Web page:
Thanksgiving 2022 : Henry Ford, Turkeys and Black FridayBusiness | November 24, 2022 | By
The story of how the assembly line led to the way we manufacture things!
Well, it is the time of the year before “That time of the year”. Thanksgiving is just around the corner. And people are ready with gusto to celebrate the festival with joy, family, food, and gifts. Although it originates as a harvest festival, Thanksgiving is now regarded as a day to give thanks for perceived blessings, generally.
While the United States is perceived as the country most commonly associated with the holiday, Thanksgiving Day is also celebrated in Canada on the second Monday of October. And similar celebrations exist in Germany, Austria, and Switzerland, and a single city in the Netherlands. But to the world, Thanksgiving is synonymous with American culture. And is a primary feature in almost every popular US television show, with the dinner spread featuring the iconic turkey, conversations about thanks, and shopping that is associated with the festival.
To think there is an interesting link between the current trend of gifting, black Friday turkeys, and Henry Ford, would it be a long shot? One might think so, but it’s a story that comes full circle, thankfully.
Henry Ford is an interesting man. Many people in the world associate him with the invention of the car. But he didn’t invent the car. He changed the way his cars were made, such that that was the most available car to the masses. And that is where his genius lies. He was a master innovator.
The difference between inventors and innovators is that innovators improvise things. They are constantly looking for new ideas, and are inspired, sometimes on their own, sometimes by other people. And from that, they develop and promote those ideas until they become an accepted part of everyday life. Innovation is a well-balanced mix of self-confidence, a penchant for risks, leadership, and foresight for the future. Henry Ford had all these characteristics, which were the result of a full life’s efforts.
In 1908, he and a small group of engineers developed the Ford Model T, the Model T was one of the world’s most popular models. It sold a whopping 15 million units in 2 decades. But this wasn’t possible overnight. For the initial 5 years, there was great difficulty in producing the cars. It was a long-drawn process. And ford was constantly looking to improve the production process in the factory. He said, “if I could save every one of my workers 50 steps a day then I could save miles by the end of the year”.
And he did. He drew inspiration from the Smith and company meat packing factory in Chicago. Here, a conveyor moved the meat past cutters, who then removed various parts and readied them to be packed. This was essentially a disassembly line. With soaring demand, Ford had to come up with a new way to keep up with the production of the model T. And they cracked it sometime in 1913. Ford and his engineers realized that the “disassembly line” principle employed in slaughterhouses could be adapted to building automobiles by reverse engineering it- putting their process on a moving assembly line. And they integrated their idea of a moving assembly line in the Highland Park Plant. And the rest was history. From 1908-1927, Ford Motor Company produced over 15 million Model T cars and the price dropped from $850 to as little as $260.
This process of production had a tremendous impact on manufacturing around the world. Like an atom show that multiplies itself to infinity, the assembly line became the way of the world. Every single factory across the globe adapted itself to this working model and there has been no looking back since. And of course, this modernization of this has now led to the 4th industrial revolution where cutting-edge technology is being added to the original skeleton of the Model T assembly line.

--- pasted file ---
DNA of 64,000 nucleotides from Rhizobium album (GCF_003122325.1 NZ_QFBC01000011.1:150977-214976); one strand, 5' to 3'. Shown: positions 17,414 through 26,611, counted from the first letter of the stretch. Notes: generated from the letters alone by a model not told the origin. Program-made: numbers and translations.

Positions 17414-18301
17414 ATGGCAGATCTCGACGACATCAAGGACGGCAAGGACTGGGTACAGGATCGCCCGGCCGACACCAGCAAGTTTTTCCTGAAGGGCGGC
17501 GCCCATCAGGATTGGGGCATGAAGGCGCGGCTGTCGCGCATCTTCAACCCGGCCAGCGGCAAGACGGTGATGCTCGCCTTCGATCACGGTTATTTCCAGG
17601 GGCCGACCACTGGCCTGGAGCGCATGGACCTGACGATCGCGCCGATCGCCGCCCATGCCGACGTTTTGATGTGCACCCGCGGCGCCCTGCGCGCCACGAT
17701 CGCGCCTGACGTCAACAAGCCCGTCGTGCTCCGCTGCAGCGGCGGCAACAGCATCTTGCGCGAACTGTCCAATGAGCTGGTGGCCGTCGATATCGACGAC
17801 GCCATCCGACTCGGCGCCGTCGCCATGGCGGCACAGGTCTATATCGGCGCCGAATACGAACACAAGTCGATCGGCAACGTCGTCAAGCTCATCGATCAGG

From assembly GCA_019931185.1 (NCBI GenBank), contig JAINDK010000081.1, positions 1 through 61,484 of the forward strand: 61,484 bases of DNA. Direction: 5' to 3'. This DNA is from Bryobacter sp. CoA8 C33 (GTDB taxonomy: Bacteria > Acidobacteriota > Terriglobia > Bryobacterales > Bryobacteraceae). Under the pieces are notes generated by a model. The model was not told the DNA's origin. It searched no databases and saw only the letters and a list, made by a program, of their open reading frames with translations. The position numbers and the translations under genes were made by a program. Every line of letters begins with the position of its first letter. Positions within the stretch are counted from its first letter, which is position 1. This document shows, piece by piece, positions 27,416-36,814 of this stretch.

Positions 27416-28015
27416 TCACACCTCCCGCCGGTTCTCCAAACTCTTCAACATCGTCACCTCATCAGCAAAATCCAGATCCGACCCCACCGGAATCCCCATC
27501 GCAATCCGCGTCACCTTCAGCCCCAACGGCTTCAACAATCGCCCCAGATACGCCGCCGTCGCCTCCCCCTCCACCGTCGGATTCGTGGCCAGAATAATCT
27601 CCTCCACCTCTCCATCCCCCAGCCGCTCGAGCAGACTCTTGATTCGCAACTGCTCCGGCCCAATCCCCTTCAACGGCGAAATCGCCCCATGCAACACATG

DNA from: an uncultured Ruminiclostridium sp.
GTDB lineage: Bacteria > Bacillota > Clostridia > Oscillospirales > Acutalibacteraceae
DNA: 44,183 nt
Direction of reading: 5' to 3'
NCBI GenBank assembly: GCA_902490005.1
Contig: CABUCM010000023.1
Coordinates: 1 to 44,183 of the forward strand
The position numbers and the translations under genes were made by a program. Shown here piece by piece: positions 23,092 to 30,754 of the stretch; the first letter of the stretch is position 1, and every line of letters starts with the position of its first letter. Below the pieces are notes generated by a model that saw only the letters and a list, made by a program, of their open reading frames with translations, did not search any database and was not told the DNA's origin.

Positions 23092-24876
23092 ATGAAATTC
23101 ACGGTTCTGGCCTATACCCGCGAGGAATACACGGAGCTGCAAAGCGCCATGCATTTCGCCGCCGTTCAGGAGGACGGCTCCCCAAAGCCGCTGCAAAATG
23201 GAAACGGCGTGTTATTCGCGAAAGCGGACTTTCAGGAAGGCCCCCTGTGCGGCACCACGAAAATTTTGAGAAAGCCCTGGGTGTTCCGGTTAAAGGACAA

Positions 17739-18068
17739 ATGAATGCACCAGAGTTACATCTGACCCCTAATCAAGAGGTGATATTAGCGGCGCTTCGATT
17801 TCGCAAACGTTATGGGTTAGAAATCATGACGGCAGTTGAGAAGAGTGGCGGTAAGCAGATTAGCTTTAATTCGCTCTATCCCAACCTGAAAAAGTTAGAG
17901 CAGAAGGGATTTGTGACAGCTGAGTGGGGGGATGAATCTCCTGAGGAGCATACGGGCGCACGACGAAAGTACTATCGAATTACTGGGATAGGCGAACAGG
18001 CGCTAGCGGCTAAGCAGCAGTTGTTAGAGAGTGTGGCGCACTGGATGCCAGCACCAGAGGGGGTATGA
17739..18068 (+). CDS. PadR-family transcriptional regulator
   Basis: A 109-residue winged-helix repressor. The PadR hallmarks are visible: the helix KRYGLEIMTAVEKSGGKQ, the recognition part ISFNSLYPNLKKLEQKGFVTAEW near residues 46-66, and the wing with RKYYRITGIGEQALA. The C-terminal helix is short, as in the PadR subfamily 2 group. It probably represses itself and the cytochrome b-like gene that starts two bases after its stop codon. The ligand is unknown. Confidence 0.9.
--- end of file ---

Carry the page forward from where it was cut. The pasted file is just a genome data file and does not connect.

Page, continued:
This is the interesting link between turkeys and black Friday.
Turkey is an inseparable part of Thanksgiving in the USA, and now across the globe. According to the National Turkey Federation, about 45 million to 46 million turkeys are consumed each Thanksgiving. And getting that has been possible because of the improvements made to the “disassembly line” based on the Ford innovation. And this goes for the processing of meat across the spectrum.
When we talk of black Friday, it is one of the greatest business events of the year, for the world. The day sparks the holiday shopping season with irrefutable promotional deals that lure shoppers into spending their money. Whether it’s making a tour to the mall, searching for lifestyle electronics at a Bestbuy, or buying online from the comfort of a home, black Friday shifts the gear with shopping to high. Businesses made an estimated $30 to $40 billion in sales during the 2021 Black Friday. And in the US, there were 155 million shoppers on Black Friday in 2021. The production, delivery, and sales of every single product during this season are possible only because of manufacturing improvements and innovations made over the past century, with its roots in 1913.
Thanksgiving, as an act of gratitude itself, is in a way about coming full circle. The “thank you” is the culmination of the kindness, in a sort of homage to say “what goes around comes around”. Would Henry Ford have thought that, in the future, his innovation on the factory floor would be the change maker of the world? Or would the butchers and workers at the Smiths and CO meat factory have? Possibly not. But this does put food for thought that we should be thankful for the things we have with us. To the innovators, the manufacturers, the factory workers, the businessmen, and to the technology, thank you for making the world function the way it does.